On October 16, the Federal Energy Regulatory Commission (FERC) announced its position that it has jurisdiction over the licensing of hydroelectric projects, including wave, tidal and other forms of ocean energy, located on the Outer Continental Shelf (OCS). FERC’s jurisdictional claim directly conflicts with the position taken by the U.S. Department of the Interior, Minerals Management Service (MMS), which currently is developing regulations for its Alternative Energy and Alternate Use (AEAU) program. The AEAU program involves the leasing of OCS lands for the development of hydroelectric, wind, solar and other alternative energy projects. FERC’s announcement does not assert jurisdiction over OCS wind or solar projects.

MMS’s Claim to OCS Jurisdiction

MMS derives its authority over hydroelectric projects on the OCS from Section 388 of the Energy Policy Act of 2005 (EPAct), which directs the Secretary of the Interior to grant leases, easements or rights-of-way for activities on the OCS that are related to production, transportation or transmission of energy from sources other than oil and gas. MMS asserts that its authority includes OCS hydroelectric licensing activities, as set forth in its proposed rule for the AEAU program. Specifically, MMS states that FERC’s jurisdiction is limited to issuing licenses and permits for projects located within state waters, which are generally limited to three miles offshore. MMS currently is reviewing comments received on its proposed rule and has stated that it expects to issue a final rule by the end of 2008.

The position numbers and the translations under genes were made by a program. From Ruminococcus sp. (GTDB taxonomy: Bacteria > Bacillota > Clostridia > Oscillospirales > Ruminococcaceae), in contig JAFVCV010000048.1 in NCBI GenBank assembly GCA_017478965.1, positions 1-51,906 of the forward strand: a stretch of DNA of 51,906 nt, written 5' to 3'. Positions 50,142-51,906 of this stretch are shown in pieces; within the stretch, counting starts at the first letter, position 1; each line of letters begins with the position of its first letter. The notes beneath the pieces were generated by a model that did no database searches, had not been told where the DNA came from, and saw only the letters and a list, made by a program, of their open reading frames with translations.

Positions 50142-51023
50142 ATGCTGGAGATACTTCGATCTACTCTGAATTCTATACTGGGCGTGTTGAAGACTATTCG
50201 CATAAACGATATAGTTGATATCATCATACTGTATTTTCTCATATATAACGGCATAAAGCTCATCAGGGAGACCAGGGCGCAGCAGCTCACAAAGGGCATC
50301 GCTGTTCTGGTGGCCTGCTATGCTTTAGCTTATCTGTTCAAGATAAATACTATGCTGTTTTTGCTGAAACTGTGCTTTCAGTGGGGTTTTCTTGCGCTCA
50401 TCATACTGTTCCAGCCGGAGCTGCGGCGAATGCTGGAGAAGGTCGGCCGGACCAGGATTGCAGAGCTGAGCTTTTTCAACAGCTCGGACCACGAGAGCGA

FERC’s Claim to OCS Jurisdiction

FERC asserts that its jurisdiction derives from the Federal Power Act (FPA). Under the FPA, FERC claims that it has jurisdiction to license hydroelectric projects located on “navigable waters” and “streams or other bodies of water over which Congress has jurisdiction.” FERC concludes that these waters include the OCS. In addition, FERC contends that the FPA grants it jurisdiction over hydroelectric projects located on “reservations,” which are any lands owned by the United States, including OCS lands.

FERC further contends that Section 388 of EPAct did not alter its existing authority to permit hydroelectric projects in federal waters, but merely established MMS’ authority, as a federal land management agency, to issue leases, easements and rights-of-way necessary for such projects.

Continued Dispute

FERC addressed the jurisdictional dispute with MMS in the context of a rehearing order on two preliminary permits issued to Pacific Gas & Electric Co. to study the feasibility of developing wave energy projects on the OCS offshore California. FERC also raised the issue in comments it filed to MMS’s AEAU rulemaking, requesting that MMS remove hydroelectric facilities from its proposed program.

Although FERC Chairman Joseph T. Kelliher stated “I am confident that today’s decision puts to rest any questions about FERC’s jurisdiction over hydroelectric projects on the OCS,” this jurisdictional question likely will remain unanswered at least until MMS issues its final AEAU regulations. If MMS concedes jurisdiction to FERC in its Final Rule—an unlikely scenario—project developers will have clarification as to the regulatory process required for project authorization. If, on the other hand, MMS continues to assert jurisdiction over hydroelectric power projects on the OCS—the more likely scenario—the jurisdictional uncertainty may continue, leading to regulatory delay for project developers.

FERC’s order can be found on the FERC website’s eLibrary system in Docket Nos. P-12781 and P-12779.